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5 Sleeper Closer Candidates in the Twins Farm System

In his three season as Twins manager, Rocco Baldelli is yet to name a closer, and that likely won't change anytime soon. But, we know which relievers get the highest-leverage situations and most of the ninth innings. It's hard to predict which pitchers will fill that role, especially in the future. However, today we consider which Twins minor leaguers mighty be strong candidates. 

Although most pitching prospects begin their minor league careers as starters, many of them eventually wind up in the bullpen at the MLB level. The Minnesota Twins are very familiar with how this transition can lead to a fruitful career with the likes of Joe Nathan, Glen Perkins, and, more recently, Tyler Duffey doing so under their watch.

The Twins currently have a multitude of pitching prospects who are knocking on the door to the majors, but it is unlikely that all of them will stick as starters. Below are five names who could not only make the switch to the pen, but may ultimately perform well in the closer role.

2021 stats (Triple-A): 5 G, 4 GS, 16 IP, 5.06 ERA, 3.86 FIP, 22 K, 13 BB, 16.7% HR/FB

Duran has, without a doubt, the most electric raw stuff in the Twins' farm system. He regularly hits 100 mph with his 4-seam fastball, which pairs well with his splitter-sinker hybrid (low-90s) and curveball (mid-80s).

However, his poor command and right upper-extremity injury history may limit the overall height of his ceiling; he’s only ever thrown more than 70 innings in a season once.

There are many similarities between Duran and former Twin Brusdar Graterol, so it would not be surprising to see their careers take indistinguishable paths. Graterol was solid out of the pen for the Los Angeles Dodgers in 2021, though he functioned more as a set-up man than a closer. 

A shift to the bullpen may be in Duran — and the Twins' — best interests in the short and long-term.

2021 stats (Low-/High-A): 20 G, 18 GS, 103 IP, 2.10 ERA, 2.34/3.20 FIP, 142 K, 30 BB, 6.9%/5.8% HR/FB

The Twins' 2021 Minor League Pitcher of the Year burst forth out of obscurity this past summer on the back of a fastball that jumped in average velocity from the low-90s while at Division II Concordia University, St. Paul to the mid- to upper-90s with above average spin. 

He also owns a biting curveball that plays well down in the zone, feeding off the dominance of his fastball up. However, he lacks a third pitch and, despite low walk numbers, occasionally struggles with command, particularly that of his breaking ball. 

Varland will likely stick in a starting role as he advances through the minor leagues, but unless he develops a third offering or cleans up his curveball, his future may be as a back of the bullpen ace. The Twins have had previous success with closers from St. Paul, after all.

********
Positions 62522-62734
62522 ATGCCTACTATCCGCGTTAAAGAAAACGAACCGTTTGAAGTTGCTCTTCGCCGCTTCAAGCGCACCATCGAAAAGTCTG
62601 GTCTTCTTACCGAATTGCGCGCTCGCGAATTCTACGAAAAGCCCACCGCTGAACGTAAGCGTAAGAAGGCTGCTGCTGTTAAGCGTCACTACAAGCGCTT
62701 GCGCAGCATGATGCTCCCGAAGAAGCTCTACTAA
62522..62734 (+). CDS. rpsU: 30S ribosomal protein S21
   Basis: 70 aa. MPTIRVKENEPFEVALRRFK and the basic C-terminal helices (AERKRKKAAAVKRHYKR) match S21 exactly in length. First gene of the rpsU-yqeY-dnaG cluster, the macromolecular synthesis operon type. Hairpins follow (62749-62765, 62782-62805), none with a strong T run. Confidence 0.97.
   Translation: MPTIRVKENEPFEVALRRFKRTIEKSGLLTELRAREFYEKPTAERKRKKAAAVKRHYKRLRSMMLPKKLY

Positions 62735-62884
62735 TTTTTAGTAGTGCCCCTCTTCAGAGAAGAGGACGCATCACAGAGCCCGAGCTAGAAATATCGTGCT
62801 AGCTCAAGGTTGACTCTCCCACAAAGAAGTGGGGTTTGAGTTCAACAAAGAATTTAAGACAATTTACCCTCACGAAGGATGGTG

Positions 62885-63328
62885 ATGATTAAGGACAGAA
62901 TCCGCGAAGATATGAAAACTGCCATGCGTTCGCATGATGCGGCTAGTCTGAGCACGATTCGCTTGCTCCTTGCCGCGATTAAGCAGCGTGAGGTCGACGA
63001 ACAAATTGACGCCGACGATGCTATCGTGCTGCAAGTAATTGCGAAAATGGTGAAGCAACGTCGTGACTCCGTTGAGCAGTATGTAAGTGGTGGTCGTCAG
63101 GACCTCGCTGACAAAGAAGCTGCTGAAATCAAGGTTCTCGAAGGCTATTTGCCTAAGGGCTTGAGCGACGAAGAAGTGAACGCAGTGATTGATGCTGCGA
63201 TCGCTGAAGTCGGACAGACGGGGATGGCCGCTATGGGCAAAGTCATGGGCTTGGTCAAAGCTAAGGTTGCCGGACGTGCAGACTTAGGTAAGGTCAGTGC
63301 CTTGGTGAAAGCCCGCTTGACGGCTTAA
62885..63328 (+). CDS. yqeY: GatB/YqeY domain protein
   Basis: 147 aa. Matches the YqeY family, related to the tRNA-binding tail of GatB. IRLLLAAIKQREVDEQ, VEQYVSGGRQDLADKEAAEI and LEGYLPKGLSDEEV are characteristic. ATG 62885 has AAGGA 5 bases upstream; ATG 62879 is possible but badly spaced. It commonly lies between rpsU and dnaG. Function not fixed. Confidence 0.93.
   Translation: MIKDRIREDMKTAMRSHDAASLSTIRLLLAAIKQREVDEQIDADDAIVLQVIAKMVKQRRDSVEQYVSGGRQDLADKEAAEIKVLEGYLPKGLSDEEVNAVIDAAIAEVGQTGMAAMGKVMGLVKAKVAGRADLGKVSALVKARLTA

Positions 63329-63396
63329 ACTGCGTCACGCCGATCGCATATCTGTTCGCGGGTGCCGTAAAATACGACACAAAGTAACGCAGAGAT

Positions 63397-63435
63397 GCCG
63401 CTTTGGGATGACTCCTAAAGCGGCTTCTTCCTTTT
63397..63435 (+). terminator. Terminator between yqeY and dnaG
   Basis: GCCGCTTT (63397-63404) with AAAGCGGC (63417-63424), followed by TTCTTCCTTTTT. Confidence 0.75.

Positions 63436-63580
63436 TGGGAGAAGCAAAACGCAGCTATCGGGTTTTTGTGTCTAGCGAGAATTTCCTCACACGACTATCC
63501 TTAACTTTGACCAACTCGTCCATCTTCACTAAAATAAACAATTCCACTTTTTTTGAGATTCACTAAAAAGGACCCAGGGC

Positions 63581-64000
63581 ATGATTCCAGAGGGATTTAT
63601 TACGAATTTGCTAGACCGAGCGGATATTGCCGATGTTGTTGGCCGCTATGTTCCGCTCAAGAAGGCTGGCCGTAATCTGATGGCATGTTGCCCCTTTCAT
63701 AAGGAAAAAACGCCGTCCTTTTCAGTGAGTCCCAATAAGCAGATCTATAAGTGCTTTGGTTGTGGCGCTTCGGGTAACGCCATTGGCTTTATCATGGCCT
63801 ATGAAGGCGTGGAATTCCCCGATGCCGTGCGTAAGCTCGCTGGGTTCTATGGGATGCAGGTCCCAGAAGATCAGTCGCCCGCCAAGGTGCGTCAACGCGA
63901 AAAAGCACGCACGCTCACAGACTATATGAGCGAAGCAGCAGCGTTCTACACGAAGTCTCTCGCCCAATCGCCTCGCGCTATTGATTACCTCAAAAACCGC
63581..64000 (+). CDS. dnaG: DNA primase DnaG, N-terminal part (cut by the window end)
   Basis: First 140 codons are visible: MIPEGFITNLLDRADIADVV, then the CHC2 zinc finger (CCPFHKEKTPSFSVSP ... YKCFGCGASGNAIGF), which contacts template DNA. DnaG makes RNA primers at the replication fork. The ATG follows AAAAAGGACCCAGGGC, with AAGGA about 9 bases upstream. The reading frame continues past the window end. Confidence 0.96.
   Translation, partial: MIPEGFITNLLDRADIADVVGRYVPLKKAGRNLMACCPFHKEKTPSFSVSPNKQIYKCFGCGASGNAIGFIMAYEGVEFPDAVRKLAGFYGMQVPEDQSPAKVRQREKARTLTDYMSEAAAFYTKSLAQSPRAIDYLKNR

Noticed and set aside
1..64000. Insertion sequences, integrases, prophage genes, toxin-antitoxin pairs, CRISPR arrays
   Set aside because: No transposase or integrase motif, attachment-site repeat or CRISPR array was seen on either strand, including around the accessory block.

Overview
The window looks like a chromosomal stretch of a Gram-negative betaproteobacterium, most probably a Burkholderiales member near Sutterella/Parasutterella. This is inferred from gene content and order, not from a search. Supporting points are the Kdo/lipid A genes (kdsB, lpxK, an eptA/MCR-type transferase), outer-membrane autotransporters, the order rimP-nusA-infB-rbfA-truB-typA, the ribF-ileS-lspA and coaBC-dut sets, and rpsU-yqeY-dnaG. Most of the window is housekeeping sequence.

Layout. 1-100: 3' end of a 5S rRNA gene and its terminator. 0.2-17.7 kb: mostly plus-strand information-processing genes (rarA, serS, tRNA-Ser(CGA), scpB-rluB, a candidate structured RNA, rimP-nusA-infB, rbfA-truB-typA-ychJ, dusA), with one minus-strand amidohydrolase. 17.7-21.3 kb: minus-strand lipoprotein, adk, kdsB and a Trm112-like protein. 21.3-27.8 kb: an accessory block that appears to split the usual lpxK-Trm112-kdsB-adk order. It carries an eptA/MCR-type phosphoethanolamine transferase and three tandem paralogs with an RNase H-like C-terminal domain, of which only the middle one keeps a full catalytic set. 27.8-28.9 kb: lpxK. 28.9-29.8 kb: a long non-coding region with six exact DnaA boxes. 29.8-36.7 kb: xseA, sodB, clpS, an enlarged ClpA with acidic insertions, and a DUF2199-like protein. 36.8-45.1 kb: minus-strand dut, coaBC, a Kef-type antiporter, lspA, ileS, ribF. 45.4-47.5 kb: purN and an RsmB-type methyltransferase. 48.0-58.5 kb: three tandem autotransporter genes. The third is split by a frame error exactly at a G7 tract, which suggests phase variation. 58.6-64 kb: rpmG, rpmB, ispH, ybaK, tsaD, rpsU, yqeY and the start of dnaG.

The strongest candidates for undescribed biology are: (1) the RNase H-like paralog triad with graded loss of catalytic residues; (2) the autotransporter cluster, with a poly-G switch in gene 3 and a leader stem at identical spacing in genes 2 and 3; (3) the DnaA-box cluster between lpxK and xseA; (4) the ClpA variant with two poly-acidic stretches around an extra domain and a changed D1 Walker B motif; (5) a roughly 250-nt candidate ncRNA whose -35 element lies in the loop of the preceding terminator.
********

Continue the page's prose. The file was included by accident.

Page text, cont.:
2021 stats (Low-/High-A): 38 G, 0 GS, 4 SV, 59 1/3 IP, 3.34 ERA, 3.14/2.69 FIP, 90 K, 24 BB, 12.5%/4.5% HR/FB

At just 23 years old, German is still at least a couple of years away from sniffing the majors, but it’s easy to see why he is highly thought of after watching just a couple of pitches. German has that undefinable, yet important electricity that many of the game’s best bullpen arms possess. 

While his fastball pops out of the hand and plays well up in the zone, it’s his breaking ball that is the star of his show.

What may prevent German from reaching his potential, however, is his erraticism and high-effort delivery. German doesn’t possess good command of either his fastball or curve, often overthrowing both. From a mechanics perspective, doesn’t get enough push off from his lower extremity which causes him to rely on the whipping action of his core and shoulder to produce torque and velocity

German is the perfect candidate for a tweak in his delivery as well as the development of a third pitch (perhaps a cutter?). If he can hone his command, his stuff is good enough to reach the majors.

2021 stats (Double-A): 19 G, 18 GS, 80 1/3 IP, 2.46 ERA, 3.55 FIP, 96 K, 35 BB, 7.2% HR/FB

Sands was among the Twins’ most steady minor league starting pitchers in 2021. He consistently pitched until at least the fifth inning and racked up strikeouts with the best in the system, ranking ninth overall.

The former Florida State Seminole has a three pitch mix consisting of a fastball, curve, and changeup, though only his breaking ball is currently an above average offering. (His fastball is close, and may already be there, depending on whose opinion you seek.)

In many respects, Sands is a carbon copy of current Twins’ reliever Tyler Duffey, who has been among the team's more consistent bullpen arms over the past couple of seasons.

Sands currently may lack an electric fastball — which is often a requirement among back of the bullpen arms — but his curveball and punch out pedigree is intriguing. 

2021 stats (Rookie Ball through Double-A): 16 G, 7 GS, 56 1/3 IP, 2.40 ERA, 0.81/2.48/4.40/2.15 FIP, 74 K, 7 BB, 0.0%/14.3%/18.2%/0.0% HR/FB

Rozek came out of nowhere during the 2021 season. The Burnsville native and Minnesota State University, Mankato alum signed with the Twins on a minor league deal in late June before proceeding to pitch to great success across four levels of play. (He had never played in the minors prior to his signing, though he did play Indy Ball during 2019.)